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City of South Miami v. State ex rel

Supreme Court of Florida. Division B
Nov 24, 1939
140 Fla. 740 (Fla. 1939)


Opinion Filed November 24, 1939 Rehearing Denied January 5, 1940

A Writ of Error from the Circuit Court for Dade County, Paul D. Barns, Judge.

Stapp, Gourley, Ward Ward, for Plaintiff in Error;

Joseph Weintraub, for Defendant in Error.

This case is before the Court on writ of error to a judgment of ouster in an action in quo warranto instituted in the Circuit Court of Dade County, Florida. The information for writ of quo warranto was filed in the Circuit Court of Dade County, Florida, on the 3rd day of January, 1938, and was presented by a number of co-relators owning lands situated within the incorporate limits of the City of South Miami, Florida. The land affected and owned by each of the said relators is accurately described in the information.

The City of South Miami was established by Chapter 13425, Special Acts of Florida, Laws of 1927, and embraced the lands of the co-relators as described in this suit. Chapter 16688, Special Acts of Florida, Laws of 1933, amended Chapter 13425, supra, so as to reduce the territory embraced in the City of South Miami from six to four square miles, but the land of the co-relators involved in this suit was not excluded from the City of South Miami.

The information recited that the City of South Miami consisted of a small number of store buildings grouped in the center of the territory, and that the lands of the relators are isolated from the municipality proper, being two or three miles from the city hall and classified strictly as rural lands and that the City of South Miami assessed the property for taxation greatly in excess of their value for the purpose of obtaining money to support the city government and paying off its bonded indebtedness; the City of South Miami had made no improvements upon the property, such as streets, sidewalks, sewers, water mains, and no such improvements are contemplated; that no benefits have accrued to the lands and receiving no municipal benefits these lands are constantly taxed for city purposes without probability of receiving benefits; that no streets or roads lead to the lands except country roads and these are not kept or maintained by the city; that no streets or lights are maintained in or near the property of the co-relators; no garbage or refuse is collected by the city; while the garbage benefits are enjoyed by the residents residing within the business center of the municipality; that the lands are so remotely located that they can not receive municipal benefits and requiring said property to remain within the limits of the municipality and to pay taxes thereon without receiving municipal benefits in law deprives the owners of their property without due process of law.

The lower court overruled a motion to quash and the respondent city filed an answer denying many of the material allegations appearing in the information, one of which was that the reduced area of the City of South Miami as amended consists of approximately three square miles and not four square miles as alleged in the information.

Counsel for the respective parties by stipulation waived the right of trial by jury and the issues were submitted to the Honorable Paul D. Barns, Judge of the Circuit Court. On July 19, 1938, a judgment of ouster was entered in behalf of the relators against the respondent city, and a motion for a new trial was made by the City and on hearing was on the 26th day of September, 1938, denied by the trial court. From the judgment of ouster writ of error has been perfected to this Court and several errors presented and argued for a reversal.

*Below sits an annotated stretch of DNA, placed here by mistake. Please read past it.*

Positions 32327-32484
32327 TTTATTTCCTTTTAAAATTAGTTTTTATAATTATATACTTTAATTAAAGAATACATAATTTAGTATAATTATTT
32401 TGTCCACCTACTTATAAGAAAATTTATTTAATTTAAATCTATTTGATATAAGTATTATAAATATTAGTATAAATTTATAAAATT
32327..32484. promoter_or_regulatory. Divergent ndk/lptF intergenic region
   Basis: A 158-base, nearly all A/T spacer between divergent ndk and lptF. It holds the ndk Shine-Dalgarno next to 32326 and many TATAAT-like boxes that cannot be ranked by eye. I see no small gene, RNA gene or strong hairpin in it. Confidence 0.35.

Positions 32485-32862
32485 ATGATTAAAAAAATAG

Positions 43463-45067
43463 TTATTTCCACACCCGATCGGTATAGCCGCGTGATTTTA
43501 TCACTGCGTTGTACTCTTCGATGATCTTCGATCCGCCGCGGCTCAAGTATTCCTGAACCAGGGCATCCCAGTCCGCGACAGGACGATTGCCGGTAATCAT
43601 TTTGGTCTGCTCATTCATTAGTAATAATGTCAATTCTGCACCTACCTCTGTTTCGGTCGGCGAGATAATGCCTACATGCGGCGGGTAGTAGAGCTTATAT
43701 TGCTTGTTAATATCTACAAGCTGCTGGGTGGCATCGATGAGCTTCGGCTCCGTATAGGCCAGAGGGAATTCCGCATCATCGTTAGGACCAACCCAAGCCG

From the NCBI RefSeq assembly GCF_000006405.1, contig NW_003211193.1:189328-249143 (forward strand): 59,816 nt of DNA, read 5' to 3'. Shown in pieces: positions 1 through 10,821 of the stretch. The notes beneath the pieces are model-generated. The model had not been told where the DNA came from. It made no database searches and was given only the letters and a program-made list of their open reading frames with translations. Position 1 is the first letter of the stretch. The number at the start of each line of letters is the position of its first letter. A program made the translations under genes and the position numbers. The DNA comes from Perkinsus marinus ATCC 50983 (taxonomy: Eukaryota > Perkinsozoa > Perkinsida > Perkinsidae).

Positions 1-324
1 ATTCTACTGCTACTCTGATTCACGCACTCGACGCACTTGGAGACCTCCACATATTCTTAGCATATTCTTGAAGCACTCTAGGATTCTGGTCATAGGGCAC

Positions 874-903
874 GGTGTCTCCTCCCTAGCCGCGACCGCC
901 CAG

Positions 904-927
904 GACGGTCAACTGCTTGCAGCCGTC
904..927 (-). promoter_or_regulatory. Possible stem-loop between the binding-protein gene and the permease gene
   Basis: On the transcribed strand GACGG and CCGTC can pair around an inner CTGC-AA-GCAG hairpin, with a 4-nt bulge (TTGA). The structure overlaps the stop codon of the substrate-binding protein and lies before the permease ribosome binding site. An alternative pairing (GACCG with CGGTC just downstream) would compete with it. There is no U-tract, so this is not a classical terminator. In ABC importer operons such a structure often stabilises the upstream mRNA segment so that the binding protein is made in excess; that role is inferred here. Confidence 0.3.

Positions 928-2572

The Legislature of Florida, under Section 8 of Article VIII of the Constitution of Florida, has the power to abolish or establish municipalities. It was the custom on the part of Florida municipalities during the boom period to amend their charters and thereby expand the territorial areas. Large tracts of wild lands, bodies of water and farms were frequently included within municipalities. After the orgy of speculation of the boom period many municipalities amended their charters and contracted their territorial areas but many failed so to do.

Where property was taxed by a municipality and "municipal benefits" did not accrue, it was generally conceded that right and justice did not prevail. This Court, desiring to correct this injury or injustice to a property owner, held that a court of equity will on proper application hear the complaint and if the facts warrant it, will permanently enjoin the assessment and collection of taxes or will entertain a quo warranto proceeding by the aggrieved taxpayer upon the relation of the State of Florida by the Attorney General.

It is now settled law in Florida that private individuals, with the consent of the Attorney General, can file an information in the nature of a quo warranto to test the existence of a public franchise or to challenge the exercise of a municipal franchise. The law requires such a proceeding to run in the name of the State on the relation of the Attorney General. See Robinson v. Jones, 14 Fla. 256; State ex rel. Johnson v. City of Sarasota, 92 Fla. 563, 109 So. 473; State ex rel. Landis v. Town of Lake Placid, 117 Fla. 874, 158 So. 497.

In the case of City of Coral Gables v. State ex rel. Landis, 129 Fla. 834, 177 So. 290, suit in quo warranto was filed to oust eleven acres of land used as an orange grove and located about four miles south of the business center of the City of Coral Gables. The municipality had a population of 6,000 and an area within the incorporate limits of approximately 14 1/2 square miles. The basis of the suit to oust the eleven acres of orange grove land from the City of Coral Gables was that since the date of the incorporation in 1925, the lands sought to be ousted had not been furnished electric service, street lighting, water service, garbage collection service, fire protection, street cleaning or repairing, or any other municipal benefits and the land was not potentially useful for municipal purposes; that the land adjacent to the orange grove was sparsely settled, rural in character and received no municipal benefits. There was a judgment of ouster and on appeal here was affirmed.